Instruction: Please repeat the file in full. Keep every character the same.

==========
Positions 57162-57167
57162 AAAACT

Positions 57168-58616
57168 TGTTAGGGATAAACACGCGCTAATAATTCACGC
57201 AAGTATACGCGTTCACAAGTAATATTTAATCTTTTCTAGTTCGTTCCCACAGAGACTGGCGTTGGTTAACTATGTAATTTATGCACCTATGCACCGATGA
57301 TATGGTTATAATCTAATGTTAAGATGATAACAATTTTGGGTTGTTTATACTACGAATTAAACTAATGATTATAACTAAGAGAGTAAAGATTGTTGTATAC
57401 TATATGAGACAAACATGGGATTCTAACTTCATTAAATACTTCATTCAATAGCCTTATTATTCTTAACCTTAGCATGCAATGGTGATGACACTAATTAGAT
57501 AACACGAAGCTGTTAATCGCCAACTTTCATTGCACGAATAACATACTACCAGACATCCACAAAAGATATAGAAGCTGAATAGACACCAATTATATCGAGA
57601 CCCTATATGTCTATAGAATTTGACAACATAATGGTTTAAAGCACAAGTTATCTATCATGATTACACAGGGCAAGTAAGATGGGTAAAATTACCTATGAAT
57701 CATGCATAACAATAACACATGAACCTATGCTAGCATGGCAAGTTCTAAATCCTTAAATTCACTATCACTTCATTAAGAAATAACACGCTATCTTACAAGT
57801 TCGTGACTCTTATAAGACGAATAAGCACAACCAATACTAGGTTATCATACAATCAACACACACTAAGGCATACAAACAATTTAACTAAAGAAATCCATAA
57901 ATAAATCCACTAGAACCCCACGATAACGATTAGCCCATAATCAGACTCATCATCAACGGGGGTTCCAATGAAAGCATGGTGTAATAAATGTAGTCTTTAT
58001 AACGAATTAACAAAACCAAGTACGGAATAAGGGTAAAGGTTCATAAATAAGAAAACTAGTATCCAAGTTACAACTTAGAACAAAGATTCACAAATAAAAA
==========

Positions 57162-57167
57162 AAAACT

Positions 57168-58616
57168 TGTTAGGGATAAACACGCGCTAATAATTCACGC
57201 AAGTATACGCGTTCACAAGTAATATTTAATCTTTTCTAGTTCGTTCCCACAGAGACTGGCGTTGGTTAACTATGTAATTTATGCACCTATGCACCGATGA
57301 TATGGTTATAATCTAATGTTAAGATGATAACAATTTTGGGTTGTTTATACTACGAATTAAACTAATGATTATAACTAAGAGAGTAAAGATTGTTGTATAC
57401 TATATGAGACAAACATGGGATTCTAACTTCATTAAATACTTCATTCAATAGCCTTATTATTCTTAACCTTAGCATGCAATGGTGATGACACTAATTAGAT
57501 AACACGAAGCTGTTAATCGCCAACTTTCATTGCACGAATAACATACTACCAGACATCCACAAAAGATATAGAAGCTGAATAGACACCAATTATATCGAGA
57601 CCCTATATGTCTATAGAATTTGACAACATAATGGTTTAAAGCACAAGTTATCTATCATGATTACACAGGGCAAGTAAGATGGGTAAAATTACCTATGAAT
57701 CATGCATAACAATAACACATGAACCTATGCTAGCATGGCAAGTTCTAAATCCTTAAATTCACTATCACTTCATTAAGAAATAACACGCTATCTTACAAGT
57801 TCGTGACTCTTATAAGACGAATAAGCACAACCAATACTAGGTTATCATACAATCAACACACACTAAGGCATACAAACAATTTAACTAAAGAAATCCATAA
57901 ATAAATCCACTAGAACCCCACGATAACGATTAGCCCATAATCAGACTCATCATCAACGGGGGTTCCAATGAAAGCATGGTGTAATAAATGTAGTCTTTAT
58001 AACGAATTAACAAAACCAAGTACGGAATAAGGGTAAAGGTTCATAAATAAGAAAACTAGTATCCAAGTTACAACTTAGAACAAAGATTCACAAATAAAAA